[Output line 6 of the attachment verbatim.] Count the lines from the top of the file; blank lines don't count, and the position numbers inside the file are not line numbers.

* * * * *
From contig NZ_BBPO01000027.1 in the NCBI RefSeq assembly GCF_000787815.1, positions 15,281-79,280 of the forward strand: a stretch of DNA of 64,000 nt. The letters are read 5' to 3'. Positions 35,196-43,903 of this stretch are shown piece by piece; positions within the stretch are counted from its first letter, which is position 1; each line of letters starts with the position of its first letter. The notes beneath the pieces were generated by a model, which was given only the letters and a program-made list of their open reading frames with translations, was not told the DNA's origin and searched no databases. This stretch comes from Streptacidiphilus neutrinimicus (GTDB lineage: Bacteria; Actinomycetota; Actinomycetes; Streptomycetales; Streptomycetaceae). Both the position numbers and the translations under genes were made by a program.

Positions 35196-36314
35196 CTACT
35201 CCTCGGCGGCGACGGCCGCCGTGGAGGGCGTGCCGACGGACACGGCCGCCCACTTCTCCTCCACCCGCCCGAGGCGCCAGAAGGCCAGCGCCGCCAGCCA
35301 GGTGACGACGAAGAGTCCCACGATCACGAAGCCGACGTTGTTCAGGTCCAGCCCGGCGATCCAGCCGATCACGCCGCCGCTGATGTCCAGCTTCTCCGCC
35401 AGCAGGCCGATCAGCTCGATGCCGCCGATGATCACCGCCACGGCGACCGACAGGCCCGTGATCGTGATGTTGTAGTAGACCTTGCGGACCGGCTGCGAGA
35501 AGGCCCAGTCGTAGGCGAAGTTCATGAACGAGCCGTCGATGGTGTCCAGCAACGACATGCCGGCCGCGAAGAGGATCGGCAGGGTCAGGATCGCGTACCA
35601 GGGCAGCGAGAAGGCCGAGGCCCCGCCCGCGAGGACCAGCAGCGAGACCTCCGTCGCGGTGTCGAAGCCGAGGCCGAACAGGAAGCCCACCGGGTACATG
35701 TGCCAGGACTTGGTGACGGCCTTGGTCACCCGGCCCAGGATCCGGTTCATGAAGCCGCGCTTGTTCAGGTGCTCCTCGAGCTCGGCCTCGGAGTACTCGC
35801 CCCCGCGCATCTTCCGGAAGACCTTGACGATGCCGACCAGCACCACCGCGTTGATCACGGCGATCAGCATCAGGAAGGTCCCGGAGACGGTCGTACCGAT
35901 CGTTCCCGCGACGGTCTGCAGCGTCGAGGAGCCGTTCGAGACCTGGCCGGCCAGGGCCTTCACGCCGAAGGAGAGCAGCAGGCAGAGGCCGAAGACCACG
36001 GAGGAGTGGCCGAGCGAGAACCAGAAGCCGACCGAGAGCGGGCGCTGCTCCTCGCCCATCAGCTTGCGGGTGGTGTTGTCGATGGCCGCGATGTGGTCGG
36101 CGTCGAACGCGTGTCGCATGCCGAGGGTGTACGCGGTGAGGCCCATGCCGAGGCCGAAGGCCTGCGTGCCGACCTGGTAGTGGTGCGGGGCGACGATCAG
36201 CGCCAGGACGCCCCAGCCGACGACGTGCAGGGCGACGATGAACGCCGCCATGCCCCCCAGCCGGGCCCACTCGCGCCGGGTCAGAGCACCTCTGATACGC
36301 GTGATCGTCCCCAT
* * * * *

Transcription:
35401 AGCAGGCCGATCAGCTCGATGCCGCCGATGATCACCGCCACGGCGACCGACAGGCCCGTGATCGTGATGTTGTAGTAGACCTTGCGGACCGGCTGCGAGA